Wednesday, February 21, 2018

Bicycle Jokers

The Bicycle Joker is among the most classic American jokers. It might be the premier American joker. 
Note that this section does NOT include Unicycle Jokers but it does all two and in some cases four wheeled cycles. More on that below.

Here is my personal favorite, the colored version of the classic Bicycle Joker. The Hoffman Encyclopedia of Playing Cards shows this type of image, of course in black and white, first appeared in 1905 (Page 90).

Bicycle Card Joker
Bicycle Card Joker

And then here are a sample of the many variations of these bicycle jokers. First, the blue background:


An interesting yellow coloring...
  



Before we leave the classic Bicycle joker section, lets do a little history.  This design dates to the origin story of jokers, the "Best Bower", an extra card required by the game of euchre.  Note the date call out at the bottom: 1885.  The Hoffman Encyclopedia of Cards (Page 90) shows this design as RMP, 1885.  (But I don't think this one is an original).


Here's another variation of the big wheeled old style bicycle but without the reference to the Best Bower or the date.  

These big wheeled bikes were developed in the 1870s because the larger front wheel made it possible to ride much faster. These bikers were known as  "Penny-farthings", a "High wheel", or a "High wheeler" and were popular for about 20 years, the 1870s and 1880s.  

My guess as to why they were called "Penny farthings" is that the British Penny coin was much much larger then the British quarter-penny coin and somehow, the visual of a big penny coin and the little farthing coin were reminiscent of the big and small wheels.  Can anyone correct or confirm?  

 When the more modern bikes with chain wheel drives were developed in the 1890s, the new ones were called "Safety bike" (since the fall wasn't from as on-high) and the big wheelers became known as  "Ordinary".

This next joker, shown front and back, is also a modern recreation made to look old of the Bicycle joker.




Here's a particularly interesting effect: see through cards which can be played with!



The last bicycle joker to be pictured is a modern design by the incomparable joker designer, Randy Butterfield.   I hope to interview him soon to get the inside scoop on the story of this design.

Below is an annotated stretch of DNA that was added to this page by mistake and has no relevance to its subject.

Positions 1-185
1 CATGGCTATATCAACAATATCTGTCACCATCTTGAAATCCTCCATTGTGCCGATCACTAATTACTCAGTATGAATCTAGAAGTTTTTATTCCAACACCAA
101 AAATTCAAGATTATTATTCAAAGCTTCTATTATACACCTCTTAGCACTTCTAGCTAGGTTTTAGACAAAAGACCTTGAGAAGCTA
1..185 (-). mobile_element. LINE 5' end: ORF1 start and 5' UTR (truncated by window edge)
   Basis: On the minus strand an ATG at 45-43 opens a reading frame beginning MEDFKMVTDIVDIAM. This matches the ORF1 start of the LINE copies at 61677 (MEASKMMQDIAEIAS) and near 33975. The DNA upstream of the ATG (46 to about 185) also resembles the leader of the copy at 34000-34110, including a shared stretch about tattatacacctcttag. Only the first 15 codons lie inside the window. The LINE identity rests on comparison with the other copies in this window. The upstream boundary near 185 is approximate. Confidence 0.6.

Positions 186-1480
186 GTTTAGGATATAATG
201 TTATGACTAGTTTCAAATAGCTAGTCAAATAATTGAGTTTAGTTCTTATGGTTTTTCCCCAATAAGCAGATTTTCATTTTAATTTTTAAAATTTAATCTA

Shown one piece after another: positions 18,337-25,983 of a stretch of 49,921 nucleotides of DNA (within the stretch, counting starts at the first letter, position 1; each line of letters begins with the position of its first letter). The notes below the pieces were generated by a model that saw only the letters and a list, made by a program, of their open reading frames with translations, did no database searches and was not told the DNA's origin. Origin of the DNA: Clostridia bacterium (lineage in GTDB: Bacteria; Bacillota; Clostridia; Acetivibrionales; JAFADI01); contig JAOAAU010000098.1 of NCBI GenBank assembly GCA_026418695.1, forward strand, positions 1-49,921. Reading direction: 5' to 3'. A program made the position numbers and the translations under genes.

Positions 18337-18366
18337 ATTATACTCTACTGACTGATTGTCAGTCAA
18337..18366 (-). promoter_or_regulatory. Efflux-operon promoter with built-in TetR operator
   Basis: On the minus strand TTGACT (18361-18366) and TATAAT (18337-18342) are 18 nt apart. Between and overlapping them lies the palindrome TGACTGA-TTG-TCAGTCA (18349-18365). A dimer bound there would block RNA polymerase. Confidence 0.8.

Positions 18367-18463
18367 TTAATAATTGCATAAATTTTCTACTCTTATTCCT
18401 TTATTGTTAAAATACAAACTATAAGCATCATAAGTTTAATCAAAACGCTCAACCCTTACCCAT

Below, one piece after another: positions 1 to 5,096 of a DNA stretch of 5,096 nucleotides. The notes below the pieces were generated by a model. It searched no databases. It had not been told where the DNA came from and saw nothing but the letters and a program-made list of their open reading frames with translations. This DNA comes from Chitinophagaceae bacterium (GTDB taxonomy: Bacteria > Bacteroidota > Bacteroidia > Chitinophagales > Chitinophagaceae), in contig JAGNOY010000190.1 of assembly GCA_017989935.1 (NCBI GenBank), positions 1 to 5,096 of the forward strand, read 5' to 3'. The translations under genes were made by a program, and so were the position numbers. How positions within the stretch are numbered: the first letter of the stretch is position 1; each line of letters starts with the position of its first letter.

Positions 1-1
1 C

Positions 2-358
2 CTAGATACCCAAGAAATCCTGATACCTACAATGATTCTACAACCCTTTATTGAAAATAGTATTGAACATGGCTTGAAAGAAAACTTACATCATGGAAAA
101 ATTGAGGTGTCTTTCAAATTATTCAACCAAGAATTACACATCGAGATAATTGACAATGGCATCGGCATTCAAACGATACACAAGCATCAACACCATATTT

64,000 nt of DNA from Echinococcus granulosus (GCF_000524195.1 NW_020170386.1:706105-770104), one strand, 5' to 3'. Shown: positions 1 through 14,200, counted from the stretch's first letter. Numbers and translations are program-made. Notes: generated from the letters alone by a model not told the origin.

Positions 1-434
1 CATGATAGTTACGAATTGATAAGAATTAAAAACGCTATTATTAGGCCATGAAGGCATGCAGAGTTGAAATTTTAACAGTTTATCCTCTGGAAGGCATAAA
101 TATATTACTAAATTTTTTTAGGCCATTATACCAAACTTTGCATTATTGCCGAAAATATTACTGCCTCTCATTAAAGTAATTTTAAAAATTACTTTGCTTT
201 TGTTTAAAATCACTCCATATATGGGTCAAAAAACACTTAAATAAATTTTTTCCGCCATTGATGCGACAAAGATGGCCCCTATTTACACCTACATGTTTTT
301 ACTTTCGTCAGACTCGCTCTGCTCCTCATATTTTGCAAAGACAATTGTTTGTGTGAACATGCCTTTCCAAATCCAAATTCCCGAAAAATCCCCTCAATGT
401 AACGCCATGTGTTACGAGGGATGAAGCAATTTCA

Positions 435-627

Here I'll note that I consider this a bicycle section which covers all two wheeled (or more) jokers, whether Bicycle brand or not. For instance:



 Here are a little over ten pages of bicycle jokers. Do the math. That's 90ish! (updated 10/30/2020). How many different variations are there? Probably a lot especially if you count rip-offs or slight variations in printing. 
 






This next page is all about the penny farthing bicycles. 
Now the bicycles gets a little weirder and wilder.

Would the top left joker below be an octocycle?



And lets finish big with two particularly bizarre bicycles.


I'm putting up the unicycle jokers as a separate section. They're grouped with the skaters. Check them out now!



(Note to self. Make sure this text is in the palmer cox section before deleting) The bicycle section of this collection use to be the Bicycle and USPC section. USPC means the US Playing Card Company which often uses the U overlapping with the S in the top left adn bottom right corners of the card (see above).  From when the entire USPC section was together, there was a post about this joker card with the imps which I included here but it really has its own section where it was once considered the oldest joker in my collection:

 

Here's the info provided in a FB discussion of this joker:

Paul Bostock The design (those 'imps') looks like National Playing cards. I checked Hochman and it is Nu13 1896. At that time, National had recently been bought by USPC, hence using their letters on the Joker. 

Chris Turner National or USPC joker from the special deck for the game 500. These are originals. Look at the vertical lines in the finish of the paper stock. Newer cards (after 1960s) do not show those lines with age. 

Decks have 63 or 65 cards, depending in the variety, including 11, 12 and 13s and one joker. USPC made the 500 deck until the late 2000s. 

The Griffin back seen here is the most commonly found. Other backs included a swastika from when that symbol was considered a sign of good luck. 

Deck made in red and blue. Slip cases with gold embossing first, then later, a larger tuck box. 500 decks of all vintages are still out there at the junk stores and estate sales — and rarely are expensive. 

Finally, it is a wonderful game. The favorite at my house. Four or five players use a standard deck with one joker; six players use the 63 or 65 card deck. 

Dan Nordquist: The characters are the "Palmer Cox Brownies" who were popular cartoonish characters from the early 20th century. National playing cards created the "look" and was bought up by USPC as someone else said. If you like the look of the Brownies, there are others around besides the ones sitting in a circle. Probably the greatest would be the Schlitz beer advertising deck that has them on the Joker. There are also some Joker pics that show them about to launch a huge snowball off a roof at other cartoon characters. And a second Joker that shows the aftermath of the snowball falling on everyone below. Those are all black and white. But the really rare one is a color version of them playing billiards / pool. 


Want to see the  Unicycle Jokers ?
How about more travel vehicle jokers?

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